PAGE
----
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Sori’s New Company, Barney’s Streaks, Marmol & Valbuena

By bullpenbrian - September 20, 2012 - 3:00 am Leave a comment.

Yesterday I gushed over Alfonso Soriano’s numbers this season. He homered again last night, a two-run blast onto Waveland Ave in the sixth, giving him 30 HR & 103 RBI for the year.

He now joins an elite group of Cubs players age 36 or older to hit 30-plus HR and drive in 100 or more RBI:

  • Hank Sauer
  • Andre Dawson
  • Fred McGriff
  • Moises Alou

GOLD GLOVE: Last night Darwin Barney struck out swinging in the bottom of the ninth snapping his string of 55-plate appearances without a strikeout–which was the longest in the majors.

His 0-for-5 performance also ends his career-high and team season-high 13-game hitting streak this year.

However, Barney’s National League record of consecutive games without committing a fielding error remains intact at 134-straight contests. With 12-games remaining this season Darwin still has an opportunity to break Placido Polanco’s major league record of 141-straight games without an error at second base.

MARMOL TIME: Would you believe Carlos Marmol has successfully converted his last 19 save opportunities? That’s a career-high for Marmol, whose previous mark of consecutive saves was 18-straight from August, 2010- April, 2011.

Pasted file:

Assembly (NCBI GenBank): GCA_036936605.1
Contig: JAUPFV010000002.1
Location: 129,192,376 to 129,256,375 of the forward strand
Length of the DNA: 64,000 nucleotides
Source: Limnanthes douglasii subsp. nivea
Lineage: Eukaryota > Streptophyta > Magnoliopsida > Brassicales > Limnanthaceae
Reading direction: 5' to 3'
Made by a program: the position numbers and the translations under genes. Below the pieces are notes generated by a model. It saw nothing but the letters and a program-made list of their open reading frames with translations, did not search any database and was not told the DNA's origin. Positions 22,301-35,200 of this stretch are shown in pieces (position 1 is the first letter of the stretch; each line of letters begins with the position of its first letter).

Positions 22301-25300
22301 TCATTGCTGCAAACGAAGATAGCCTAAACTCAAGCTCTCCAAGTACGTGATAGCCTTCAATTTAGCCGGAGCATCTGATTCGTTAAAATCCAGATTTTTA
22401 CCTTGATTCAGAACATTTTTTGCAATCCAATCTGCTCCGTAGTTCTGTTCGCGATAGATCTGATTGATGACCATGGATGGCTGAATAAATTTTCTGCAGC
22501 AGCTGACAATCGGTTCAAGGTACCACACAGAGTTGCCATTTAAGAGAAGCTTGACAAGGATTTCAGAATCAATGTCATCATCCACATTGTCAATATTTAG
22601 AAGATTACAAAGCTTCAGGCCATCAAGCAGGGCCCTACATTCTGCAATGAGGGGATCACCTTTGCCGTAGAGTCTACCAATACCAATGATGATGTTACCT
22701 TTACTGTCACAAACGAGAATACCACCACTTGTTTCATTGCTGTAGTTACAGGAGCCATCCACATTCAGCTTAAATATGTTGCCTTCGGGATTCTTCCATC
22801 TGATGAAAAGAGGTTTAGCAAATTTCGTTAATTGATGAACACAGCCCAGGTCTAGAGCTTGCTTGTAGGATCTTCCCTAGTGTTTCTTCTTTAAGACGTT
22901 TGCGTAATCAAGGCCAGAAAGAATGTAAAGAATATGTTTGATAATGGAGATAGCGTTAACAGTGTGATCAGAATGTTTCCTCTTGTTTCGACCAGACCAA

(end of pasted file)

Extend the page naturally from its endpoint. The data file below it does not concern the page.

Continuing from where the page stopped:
Marmol’s last blown save came on May 2, making him one of only two closers in the majors to be perfect in save chances since the second month of the season–the Padres’ Huston Street is the other (18/18).

DOWN LOOKING: I want to believe in Brett Jackson, but his glaring strikeout rate and inexperience was on full display last night when he struck out looking with the bases loaded in the bottom of the eighth and the game tied 5-5.

That simply can’t happen, especially on a pitch up in the zone and right over the inner half of the plate.

Bob Brenly wasn’t pleased with Jackson’s at-bat either saying “A batter has to be hungry to hit in those situations.” A lesson learned I hope.

WAKING UP LUIS: Is Josh Vitters’ lack of production making Luis Valbuena a little too comfortable at third?

It was only a month ago Valbuena was guilty of not running hard out of the box on a hit he presumably thought would leave the yard in Milwaukee. Valbuena was inexcusable picked-off second base while fiddling with his batting gloves last night.

Is Sveum too desperate to avoid a 100-loss season that he won’t sit Valbuena to send a message. What’s it going to take to keep Valbuena’s head in the game?

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